As we break into summer, a lot is concentrating our minds at GBN.
Cultural sensitivity in humanitarian assistance
What would be the first thing you do when planning your holiday? And yes, after booking your flight and hotel!
You would probably read about the people you will be interacting with while you are there. This includes knowing the culture, customs, history and political situation.
Unfortunately, some humanitarian organisations, mainstream media and donor countries have been accused of not fully considering and respecting the historical, religious and socio-political contexts of the affected community, to the detriment of everyone.
This highlights that an important role in humanitarian assistance is cultural sensitivity.
What is culture?
Bora Kang and Joel Lindsay state in an article that ‘’culture’’ is a ‘’system of meaning, norms of behaviors, and power relations ’’ . Hence, cultural sensitivity is the ability to be aware of, understand and respect these aspects of culture. Cultural sensitivity rejects assumptions.
Whether you are a volunteer, who is planning to go to Lebanon in order to help Syrian children, a director of an organisation or a donor, you are advised not to come with the assumption that everyone will be excited because you are coming to help. Definitely, they will appreciate you being there but if you have zero cultural awareness and understanding of the local community then all your efforts will be in vain.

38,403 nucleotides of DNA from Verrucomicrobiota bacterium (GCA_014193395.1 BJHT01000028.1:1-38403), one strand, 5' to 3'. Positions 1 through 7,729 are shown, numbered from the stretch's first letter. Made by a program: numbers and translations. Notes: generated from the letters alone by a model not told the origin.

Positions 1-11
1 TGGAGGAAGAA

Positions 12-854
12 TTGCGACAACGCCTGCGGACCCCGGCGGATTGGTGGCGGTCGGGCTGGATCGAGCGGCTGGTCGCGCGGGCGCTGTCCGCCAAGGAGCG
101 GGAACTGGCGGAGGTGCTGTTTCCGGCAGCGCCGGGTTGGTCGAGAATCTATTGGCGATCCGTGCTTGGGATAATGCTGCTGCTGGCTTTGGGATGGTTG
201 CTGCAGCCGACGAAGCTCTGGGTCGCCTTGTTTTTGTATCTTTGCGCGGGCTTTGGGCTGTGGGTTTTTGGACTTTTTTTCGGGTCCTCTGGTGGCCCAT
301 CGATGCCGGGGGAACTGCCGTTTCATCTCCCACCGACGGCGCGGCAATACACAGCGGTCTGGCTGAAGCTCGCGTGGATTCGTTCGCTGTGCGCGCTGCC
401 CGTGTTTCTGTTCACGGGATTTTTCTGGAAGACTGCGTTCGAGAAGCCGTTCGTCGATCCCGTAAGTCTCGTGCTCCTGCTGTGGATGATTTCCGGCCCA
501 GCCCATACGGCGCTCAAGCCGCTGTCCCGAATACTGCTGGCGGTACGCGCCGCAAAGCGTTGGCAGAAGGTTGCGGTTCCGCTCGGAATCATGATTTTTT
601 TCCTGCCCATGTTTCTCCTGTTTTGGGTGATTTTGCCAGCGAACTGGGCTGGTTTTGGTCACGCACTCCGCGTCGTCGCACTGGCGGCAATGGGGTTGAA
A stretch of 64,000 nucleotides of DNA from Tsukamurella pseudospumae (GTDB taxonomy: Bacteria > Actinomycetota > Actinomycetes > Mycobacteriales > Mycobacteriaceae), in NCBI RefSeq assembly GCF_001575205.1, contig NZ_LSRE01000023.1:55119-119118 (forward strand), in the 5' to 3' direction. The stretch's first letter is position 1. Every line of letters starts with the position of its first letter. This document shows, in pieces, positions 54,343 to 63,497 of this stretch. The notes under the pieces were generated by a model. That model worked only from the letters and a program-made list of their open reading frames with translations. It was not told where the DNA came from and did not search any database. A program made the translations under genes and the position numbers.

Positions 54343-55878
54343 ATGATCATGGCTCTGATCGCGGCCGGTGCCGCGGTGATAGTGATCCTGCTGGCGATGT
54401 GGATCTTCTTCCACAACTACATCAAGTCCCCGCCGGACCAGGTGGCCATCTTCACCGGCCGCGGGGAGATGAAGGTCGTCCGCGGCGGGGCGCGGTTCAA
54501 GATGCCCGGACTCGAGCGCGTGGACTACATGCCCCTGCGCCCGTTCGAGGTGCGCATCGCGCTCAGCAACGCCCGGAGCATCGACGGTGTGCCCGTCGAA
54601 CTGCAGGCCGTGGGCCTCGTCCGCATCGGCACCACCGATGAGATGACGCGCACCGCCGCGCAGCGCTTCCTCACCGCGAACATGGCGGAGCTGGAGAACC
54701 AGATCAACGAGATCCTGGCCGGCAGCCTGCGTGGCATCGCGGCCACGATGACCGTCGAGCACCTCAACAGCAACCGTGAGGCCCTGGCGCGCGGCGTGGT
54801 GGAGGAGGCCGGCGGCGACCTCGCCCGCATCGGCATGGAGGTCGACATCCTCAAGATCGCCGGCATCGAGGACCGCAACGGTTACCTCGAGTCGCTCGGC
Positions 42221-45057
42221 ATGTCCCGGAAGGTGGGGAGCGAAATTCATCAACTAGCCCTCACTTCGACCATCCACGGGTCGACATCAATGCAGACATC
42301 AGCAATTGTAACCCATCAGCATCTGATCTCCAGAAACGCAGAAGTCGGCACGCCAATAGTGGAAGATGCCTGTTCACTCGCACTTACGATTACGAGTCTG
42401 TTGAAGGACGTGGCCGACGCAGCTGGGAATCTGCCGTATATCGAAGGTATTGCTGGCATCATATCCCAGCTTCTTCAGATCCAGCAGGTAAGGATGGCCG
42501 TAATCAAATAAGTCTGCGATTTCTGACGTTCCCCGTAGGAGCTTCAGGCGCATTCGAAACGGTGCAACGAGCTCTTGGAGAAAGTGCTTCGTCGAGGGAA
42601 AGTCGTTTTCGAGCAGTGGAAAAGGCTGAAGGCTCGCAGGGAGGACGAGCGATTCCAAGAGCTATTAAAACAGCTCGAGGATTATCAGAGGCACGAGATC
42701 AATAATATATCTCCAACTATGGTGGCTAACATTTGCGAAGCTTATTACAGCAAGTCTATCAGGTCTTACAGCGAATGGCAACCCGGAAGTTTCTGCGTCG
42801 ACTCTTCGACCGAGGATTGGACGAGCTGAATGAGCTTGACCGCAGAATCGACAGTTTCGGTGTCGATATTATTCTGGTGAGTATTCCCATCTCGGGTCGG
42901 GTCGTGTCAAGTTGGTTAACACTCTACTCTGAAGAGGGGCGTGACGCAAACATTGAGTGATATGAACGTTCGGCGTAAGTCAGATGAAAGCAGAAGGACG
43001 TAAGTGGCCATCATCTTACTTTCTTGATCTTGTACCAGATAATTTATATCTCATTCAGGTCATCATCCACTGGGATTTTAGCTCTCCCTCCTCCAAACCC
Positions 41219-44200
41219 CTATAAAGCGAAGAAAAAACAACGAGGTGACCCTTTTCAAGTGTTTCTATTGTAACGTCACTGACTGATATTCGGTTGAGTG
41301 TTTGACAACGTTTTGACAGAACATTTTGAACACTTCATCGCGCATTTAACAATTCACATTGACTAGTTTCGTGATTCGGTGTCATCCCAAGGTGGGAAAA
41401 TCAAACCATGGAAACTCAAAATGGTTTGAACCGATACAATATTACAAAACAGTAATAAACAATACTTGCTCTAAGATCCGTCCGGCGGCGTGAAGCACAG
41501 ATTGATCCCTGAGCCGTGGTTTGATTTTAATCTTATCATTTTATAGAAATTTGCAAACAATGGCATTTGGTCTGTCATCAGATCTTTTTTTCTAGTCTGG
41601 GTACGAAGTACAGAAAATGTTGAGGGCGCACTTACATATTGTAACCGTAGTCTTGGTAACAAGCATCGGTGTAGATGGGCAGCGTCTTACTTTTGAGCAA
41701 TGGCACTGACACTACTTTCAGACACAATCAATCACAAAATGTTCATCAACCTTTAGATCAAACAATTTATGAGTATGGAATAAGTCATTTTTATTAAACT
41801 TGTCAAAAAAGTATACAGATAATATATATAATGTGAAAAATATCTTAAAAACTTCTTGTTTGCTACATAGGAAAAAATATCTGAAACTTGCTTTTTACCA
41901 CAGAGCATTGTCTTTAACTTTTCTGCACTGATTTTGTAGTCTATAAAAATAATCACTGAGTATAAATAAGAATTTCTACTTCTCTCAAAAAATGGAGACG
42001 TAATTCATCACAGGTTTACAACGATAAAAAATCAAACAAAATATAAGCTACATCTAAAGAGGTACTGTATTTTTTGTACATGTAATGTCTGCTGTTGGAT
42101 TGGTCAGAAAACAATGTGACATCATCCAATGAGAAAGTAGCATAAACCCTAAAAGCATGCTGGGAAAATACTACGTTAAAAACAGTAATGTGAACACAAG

Culture and humanitarian actors
During a crisis, humanitarian actors usually encounter agitated, helpless beneficiaries and communities who feel their lives are in limbo and probably these humanitarian organisations are their last resort for help. In situations like these, we do not want the organisations’ intentions to be jeopardized due to lack of cultural awareness and sensitivity. For example, after the 2004 tsunami in Indonesia, some commentators have alleged that the focus of some donor countries’ aid allocations was politically driven without consideration of the recipients’ needs. Such situations will only create discontent and hostility towards humanitarian aid workers.
To guard against this, Mrs. Thoraya A. Obaid, the former Executive Director at United Nations Population Fund (UNFPA), considers that the involvement of the affected community in the early stages of planning a humanitarian response could contribute to mitigating risks and avoid incidents of cultural misunderstanding and confusion. In her view, Mrs. Obaid believes that acts like these will allow communities to feel they have an ownership of the relief programs because their thoughts and ideas were taken into consideration.
Culture is constantly changing and transforming, therefore, a culturally embedded humanitarian response must be observed and taken into consideration. This means that all those involved in humanitarian work should communicate with and understand the local community’s culture from the early stages of intervention.
 Thoraya A. Obaid, UNFPA former Executive Director stated that, “The challenge for UNFPA is to help countries as we always have with no agenda of our own; with sensitivity towards unique cultural values; with an infinite willingness to work with whatever is positive; and with a determination to help countries and people turn universal principles into concrete action.” – See more at: http://www.unfpa.org/resources/quotes-culture-and-culturally-sensitive-approaches#sthash.dqdUE2cQ.dpuf
 Addressing the cultural gap between humanitarian assistance and local responses to risk through a place-based approach http://ow.ly/xO4Y3087hi2
 Communicating with Communities (CwC) http://ow.ly/qVgH308iCYG
Photo credit : http://www.iccrom.org